High Stakes Testing No. 158
Conservative groups increasingly press to privatize schools in the name of reform. Obvious efforts include support for charter schools and vouchers, tuition credits, and tax deductions. Proponents point to low-performing schools as evidence of the need for higher standards and increased accountability.
High stakes testing has emerged as a substitute for constructive steps to encourage school excellence. One of the central tenets of Bush's 2001 "No Child Left Behind" Act was Congressional reauthorization of ESEA mandating annual testing from grades 3-8 with penalties for schools whose students fail to achieve at identified benchmarks.
While ADA endorses the call for higher standards, we do not believe that testing is, in fact, the road to excellence. Tests are useful diagnostic and prescriptive purposes. However, multiple assessments of students' performance most accurately measure student progress. Teaching to the test has become the function of too many teachers in too many schools, thus taking time away from real education. It also deprives students of the opportunity to encounter the full scope of the subject being studied. Simultaneously, we question the use of a single measure of a student, staff and school performance. ADA supports separate and appropriate testing for diagnosed special needs children.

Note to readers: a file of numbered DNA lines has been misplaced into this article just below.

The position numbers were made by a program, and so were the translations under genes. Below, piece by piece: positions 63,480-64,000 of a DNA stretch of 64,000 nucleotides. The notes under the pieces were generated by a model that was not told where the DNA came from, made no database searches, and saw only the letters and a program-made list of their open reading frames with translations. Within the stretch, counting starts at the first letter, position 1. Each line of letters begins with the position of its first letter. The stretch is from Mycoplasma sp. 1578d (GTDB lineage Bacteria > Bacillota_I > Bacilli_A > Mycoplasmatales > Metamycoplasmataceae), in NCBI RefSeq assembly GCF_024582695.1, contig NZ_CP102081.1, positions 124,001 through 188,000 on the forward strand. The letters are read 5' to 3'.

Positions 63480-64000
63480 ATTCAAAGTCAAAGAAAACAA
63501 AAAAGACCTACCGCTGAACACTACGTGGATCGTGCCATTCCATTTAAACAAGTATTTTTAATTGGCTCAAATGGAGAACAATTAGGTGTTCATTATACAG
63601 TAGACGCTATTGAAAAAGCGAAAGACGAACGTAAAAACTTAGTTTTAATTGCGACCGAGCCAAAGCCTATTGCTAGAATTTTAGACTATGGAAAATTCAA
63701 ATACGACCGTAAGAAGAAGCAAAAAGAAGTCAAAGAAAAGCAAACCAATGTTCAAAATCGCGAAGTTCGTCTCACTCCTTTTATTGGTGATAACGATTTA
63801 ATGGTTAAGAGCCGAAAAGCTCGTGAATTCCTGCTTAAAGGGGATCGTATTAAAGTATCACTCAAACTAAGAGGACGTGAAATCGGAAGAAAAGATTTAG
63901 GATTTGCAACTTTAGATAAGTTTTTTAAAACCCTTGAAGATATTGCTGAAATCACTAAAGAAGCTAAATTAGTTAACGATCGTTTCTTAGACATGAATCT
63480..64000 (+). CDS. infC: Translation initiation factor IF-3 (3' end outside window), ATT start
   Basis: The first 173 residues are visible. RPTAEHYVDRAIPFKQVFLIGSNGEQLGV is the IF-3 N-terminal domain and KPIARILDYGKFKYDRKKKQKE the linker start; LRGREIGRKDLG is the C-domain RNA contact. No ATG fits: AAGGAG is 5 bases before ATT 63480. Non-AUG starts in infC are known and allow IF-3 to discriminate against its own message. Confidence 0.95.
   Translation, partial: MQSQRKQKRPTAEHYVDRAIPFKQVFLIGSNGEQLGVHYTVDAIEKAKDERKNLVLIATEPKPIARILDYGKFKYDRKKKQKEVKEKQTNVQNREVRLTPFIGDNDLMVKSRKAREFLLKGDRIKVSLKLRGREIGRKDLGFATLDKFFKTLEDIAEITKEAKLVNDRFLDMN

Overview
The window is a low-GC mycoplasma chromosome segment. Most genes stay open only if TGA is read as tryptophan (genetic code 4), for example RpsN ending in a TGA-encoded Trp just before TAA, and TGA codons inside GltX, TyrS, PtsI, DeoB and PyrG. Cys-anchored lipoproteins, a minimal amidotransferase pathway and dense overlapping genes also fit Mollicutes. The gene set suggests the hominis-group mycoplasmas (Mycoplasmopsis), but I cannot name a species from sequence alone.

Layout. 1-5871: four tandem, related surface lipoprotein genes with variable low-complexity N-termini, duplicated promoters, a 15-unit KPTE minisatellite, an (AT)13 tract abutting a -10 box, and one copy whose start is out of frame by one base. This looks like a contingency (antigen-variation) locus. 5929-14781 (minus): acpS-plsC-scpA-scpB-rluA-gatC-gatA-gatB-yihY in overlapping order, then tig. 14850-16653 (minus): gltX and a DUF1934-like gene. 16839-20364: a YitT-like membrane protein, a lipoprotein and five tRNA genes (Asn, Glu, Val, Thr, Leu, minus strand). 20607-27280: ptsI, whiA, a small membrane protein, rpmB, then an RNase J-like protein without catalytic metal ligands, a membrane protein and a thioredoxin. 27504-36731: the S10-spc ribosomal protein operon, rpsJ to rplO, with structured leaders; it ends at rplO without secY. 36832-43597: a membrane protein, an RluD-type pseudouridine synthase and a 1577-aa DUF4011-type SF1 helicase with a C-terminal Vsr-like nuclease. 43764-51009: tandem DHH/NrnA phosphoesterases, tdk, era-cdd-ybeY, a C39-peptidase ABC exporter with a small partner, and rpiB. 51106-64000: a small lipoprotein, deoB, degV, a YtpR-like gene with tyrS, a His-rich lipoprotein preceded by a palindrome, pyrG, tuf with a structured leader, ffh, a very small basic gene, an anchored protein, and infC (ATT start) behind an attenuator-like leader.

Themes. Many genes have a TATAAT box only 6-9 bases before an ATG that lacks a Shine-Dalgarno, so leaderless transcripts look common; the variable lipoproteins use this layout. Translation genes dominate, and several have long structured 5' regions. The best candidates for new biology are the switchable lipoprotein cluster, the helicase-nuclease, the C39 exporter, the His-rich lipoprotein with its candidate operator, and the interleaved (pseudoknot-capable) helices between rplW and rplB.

In addition, we believe that higher standards must be accompanied by adequate funding, expanded professional development for teachers, significantly higher teacher salaries, and the effective use of tests. We oppose:
High stakes testing creates another multi-million dollar industry depleting funds that could be better deployed creating and sustaining learning communities that promote high academic outcomes.
Reflecting the broad opposition to the ineffective and unfounded requirements of the No Child Left Behind Act, many states have passed legislation freeing them from the onerous act. This revolt has been led by Republican-dominated Utah, demonstrating that the opposition is not a partisan issue.
We support multiple measures of student progress accompanied by the resources to ensure that students meet these standards.
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